Took off north, drove through morning Houston traffic, pales in comparison to LA, Im pretty comfortable with city traffic for some odd reason. I have no idea why. Drove through some really heavy rain and wind courtesy of a couple strong cells. I felt comfortable with that too, I reduced speed for lack of viability and stopping distance. with a full load, the truck was fine in the wind. I took us up to 287 north and switched drivers as I only had a few hours left on my 14 hour clock from burning a lot of it off waiting and dealing with various stuff today. Doc drove a while and we shut it down for the night at a flying J. I had a really good back with no harsh movements and just kind of zen placed it right in the hole because the pavement was wet and lots of puddles, I had no lines. I was happy with that.

One last tidbit, I spoke with my DDM today, she asked if I was ready to go solo. I told for the most part yes, but I still dont feel comfortable in some areas, but really I would rely on my trainers assessment. Doc acted as I thought he would, he said that I need to make the decision lol. I thought about it a lot. Two weeks is a very short time of training. Granted, I had the week of Top Gun. but I would like to cultivate some more experience and make sure that I start my career off solidly. I proposed the idea of me taking a few days off while Doc is on vacation and then doing one or two more weeks of training after that. He was open to that. Im sure my DDM will, she said if I felt like I needed more, they would be happy to give me it. I will see how I feel after the end of this load. I feel like im ready about 65 to 75 percent of the time, Id like to see that higher. Its not about the money, If I have to take a week off to make sure Im solid, its worth far more than a weeks training pay to me.

So in the end, the day started rough, but had some really good experience and lessons for me it, and it finished well.

Shipper:

The customer who is shipping the freight. This is where the driver will pick up a load and then deliver it to the receiver or consignee.

Terminal:

A facility where trucking companies operate out of, or their "home base" if you will. A lot of major companies have multiple terminals around the country which usually consist of the main office building, a drop lot for trailers, and sometimes a repair shop and wash facilities.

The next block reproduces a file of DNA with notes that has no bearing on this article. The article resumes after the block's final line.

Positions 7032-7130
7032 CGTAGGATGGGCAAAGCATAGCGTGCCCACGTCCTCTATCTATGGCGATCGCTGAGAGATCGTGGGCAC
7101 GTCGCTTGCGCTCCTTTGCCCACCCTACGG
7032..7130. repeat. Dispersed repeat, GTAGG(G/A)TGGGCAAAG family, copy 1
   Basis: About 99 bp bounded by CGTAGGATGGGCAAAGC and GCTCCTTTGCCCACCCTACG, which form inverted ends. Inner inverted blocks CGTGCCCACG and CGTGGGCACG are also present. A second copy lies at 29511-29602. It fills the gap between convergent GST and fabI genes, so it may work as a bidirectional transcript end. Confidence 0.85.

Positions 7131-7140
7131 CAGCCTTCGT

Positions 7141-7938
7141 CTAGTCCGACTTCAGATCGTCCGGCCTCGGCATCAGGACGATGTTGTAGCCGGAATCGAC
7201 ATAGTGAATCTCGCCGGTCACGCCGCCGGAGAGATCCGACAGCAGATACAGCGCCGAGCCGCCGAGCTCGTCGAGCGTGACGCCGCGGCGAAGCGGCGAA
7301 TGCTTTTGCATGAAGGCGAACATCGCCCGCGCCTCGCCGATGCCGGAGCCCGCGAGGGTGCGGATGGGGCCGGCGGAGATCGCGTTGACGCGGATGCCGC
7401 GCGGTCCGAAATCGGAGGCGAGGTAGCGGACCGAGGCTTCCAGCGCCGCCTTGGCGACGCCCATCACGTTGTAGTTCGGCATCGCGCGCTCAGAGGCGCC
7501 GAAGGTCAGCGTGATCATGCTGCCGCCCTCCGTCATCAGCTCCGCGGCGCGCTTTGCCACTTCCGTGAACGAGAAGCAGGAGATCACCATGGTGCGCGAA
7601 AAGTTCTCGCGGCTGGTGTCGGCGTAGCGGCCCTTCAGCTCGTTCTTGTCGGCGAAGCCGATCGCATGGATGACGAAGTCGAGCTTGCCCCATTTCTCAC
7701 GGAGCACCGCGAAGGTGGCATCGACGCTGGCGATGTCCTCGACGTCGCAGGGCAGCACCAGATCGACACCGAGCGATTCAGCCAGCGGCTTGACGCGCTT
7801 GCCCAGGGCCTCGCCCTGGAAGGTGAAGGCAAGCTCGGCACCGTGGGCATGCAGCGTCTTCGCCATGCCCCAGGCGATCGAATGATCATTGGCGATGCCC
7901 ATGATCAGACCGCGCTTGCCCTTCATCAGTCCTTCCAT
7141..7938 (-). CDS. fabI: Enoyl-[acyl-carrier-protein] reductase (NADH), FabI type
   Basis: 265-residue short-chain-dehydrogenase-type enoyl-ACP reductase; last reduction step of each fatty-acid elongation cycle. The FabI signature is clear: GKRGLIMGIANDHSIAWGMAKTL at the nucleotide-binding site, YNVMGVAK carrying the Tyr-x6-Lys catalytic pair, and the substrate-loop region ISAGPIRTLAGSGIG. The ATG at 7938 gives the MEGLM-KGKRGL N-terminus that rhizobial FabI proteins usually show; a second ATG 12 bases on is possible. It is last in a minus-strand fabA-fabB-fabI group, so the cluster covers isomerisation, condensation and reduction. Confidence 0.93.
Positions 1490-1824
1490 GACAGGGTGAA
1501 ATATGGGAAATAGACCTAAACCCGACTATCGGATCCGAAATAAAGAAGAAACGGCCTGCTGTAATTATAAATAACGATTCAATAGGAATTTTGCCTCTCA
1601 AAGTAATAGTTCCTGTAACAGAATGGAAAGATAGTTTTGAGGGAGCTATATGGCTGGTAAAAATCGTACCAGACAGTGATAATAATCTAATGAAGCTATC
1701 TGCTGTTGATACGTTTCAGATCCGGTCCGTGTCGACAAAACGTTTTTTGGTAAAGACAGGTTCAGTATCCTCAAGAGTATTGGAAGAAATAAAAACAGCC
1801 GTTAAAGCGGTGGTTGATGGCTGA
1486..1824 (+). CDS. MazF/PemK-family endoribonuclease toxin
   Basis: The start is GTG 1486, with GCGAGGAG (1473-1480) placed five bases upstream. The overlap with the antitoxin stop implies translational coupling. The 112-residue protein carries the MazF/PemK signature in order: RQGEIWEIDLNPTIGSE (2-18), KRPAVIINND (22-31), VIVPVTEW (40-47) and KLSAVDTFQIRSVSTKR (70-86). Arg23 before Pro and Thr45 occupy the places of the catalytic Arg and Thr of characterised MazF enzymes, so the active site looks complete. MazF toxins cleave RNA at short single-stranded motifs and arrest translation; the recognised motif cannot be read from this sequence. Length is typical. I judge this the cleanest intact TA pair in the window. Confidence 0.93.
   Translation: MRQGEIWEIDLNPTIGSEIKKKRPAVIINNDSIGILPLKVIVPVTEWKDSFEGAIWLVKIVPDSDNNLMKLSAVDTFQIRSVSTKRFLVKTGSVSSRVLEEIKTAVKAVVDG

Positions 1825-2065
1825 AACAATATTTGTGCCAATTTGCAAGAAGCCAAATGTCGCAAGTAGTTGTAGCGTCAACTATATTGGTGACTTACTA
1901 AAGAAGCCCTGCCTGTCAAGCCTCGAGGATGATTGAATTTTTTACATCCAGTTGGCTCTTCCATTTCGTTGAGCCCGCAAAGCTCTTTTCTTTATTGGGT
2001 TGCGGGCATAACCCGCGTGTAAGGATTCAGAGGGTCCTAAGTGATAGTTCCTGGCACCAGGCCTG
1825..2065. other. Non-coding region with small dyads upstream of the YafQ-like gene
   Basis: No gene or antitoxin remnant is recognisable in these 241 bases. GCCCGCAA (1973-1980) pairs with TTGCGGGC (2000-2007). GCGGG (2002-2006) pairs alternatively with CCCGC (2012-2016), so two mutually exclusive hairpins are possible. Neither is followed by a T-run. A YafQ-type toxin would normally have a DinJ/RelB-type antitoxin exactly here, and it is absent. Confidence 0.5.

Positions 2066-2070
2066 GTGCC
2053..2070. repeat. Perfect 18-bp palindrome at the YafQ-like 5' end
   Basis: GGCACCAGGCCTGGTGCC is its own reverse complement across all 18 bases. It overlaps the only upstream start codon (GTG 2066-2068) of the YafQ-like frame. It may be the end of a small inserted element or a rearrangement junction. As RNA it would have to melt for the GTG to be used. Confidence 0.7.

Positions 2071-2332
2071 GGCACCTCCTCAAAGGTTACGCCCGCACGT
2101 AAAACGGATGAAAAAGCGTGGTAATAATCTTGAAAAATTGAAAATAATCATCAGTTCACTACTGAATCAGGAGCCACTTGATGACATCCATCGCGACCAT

Tandems:

Tandem Axles

A set of axles spaced close together, legally defined as more than 40 and less than 96 inches apart by the USDOT. Drivers tend to refer to the tandem axles on their trailer as just "tandems". You might hear a driver say, "I'm 400 pounds overweight on my tandems", referring to his trailer tandems, not his tractor tandems. Tractor tandems are generally just referred to as "drives" which is short for "drive axles".

Tandem:

Tandem Axles

A set of axles spaced close together, legally defined as more than 40 and less than 96 inches apart by the USDOT. Drivers tend to refer to the tandem axles on their trailer as just "tandems". You might hear a driver say, "I'm 400 pounds overweight on my tandems", referring to his trailer tandems, not his tractor tandems. Tractor tandems are generally just referred to as "drives" which is short for "drive axles".

Dm:

Dispatcher, Fleet Manager, Driver Manager

The primary person a driver communicates with at his/her company. A dispatcher can play many roles, depending on the company's structure. Dispatchers may assign freight, file requests for home time, relay messages between the driver and management, inform customer service of any delays, change appointment times, and report information to the load planners.

HOS:

Hours Of Service

HOS refers to the logbook hours of service regulations.

OOS:

When a violation by either a driver or company is confirmed, an out-of-service order removes either the driver or the vehicle from the roadway until the violation is corrected.

PackRat's Comment
member avatar

IMO you're ready to solo now.

Old School's Comment
member avatar

I agree with PackRat. You can do it. There's gonna be times it will be rough - that is to be expected. You will be surprised at how much you will learn by going solo. It is surprising how putting yourself out there as a solo driver will draw out all your own shortcomings, but that is the point of gaining a mastery of something. You recognize your deficiencies and you are forced to correct them.

You are going to love it being solo. There will be a few times you will be praying to God, "What do I do now?" You will certainly miss having "Doc" right their with you, but you can handle it.

Stay the course Davy, and keep us informed if you can. Be mindful of that hypoglycemia - your diet and eating times will be critical for your success at this. Best of luck to ya! We are all very proud of your progress!

John's Comment
member avatar

If your trainer believes you are ready, it may just be time to take the training wheels off. I believe that no matter when you take them off, you are going to have some moments where you doubt yourself, and are forced to think through situations...and through that, you will get your confidence. It sounds like that's what you actually need - the confidence to know you can do it without 'Doc' a couple of feet away.

When you are pondering your next step, whether to jump into solo now, or wait another week or two...ask yourself what you are hoping to gain in that extra week or two. Is it confidence & comfort? Or is it knowledge? If it is confidence & comfort, chances are you won't achieve that until you are on your own. I am not in your shoes obviously, I haven't even started, I am still preparing. But I believe by reading your posts, that you are ready - that you have learned pretty much everything you can from your trainer - now you just need to dive in.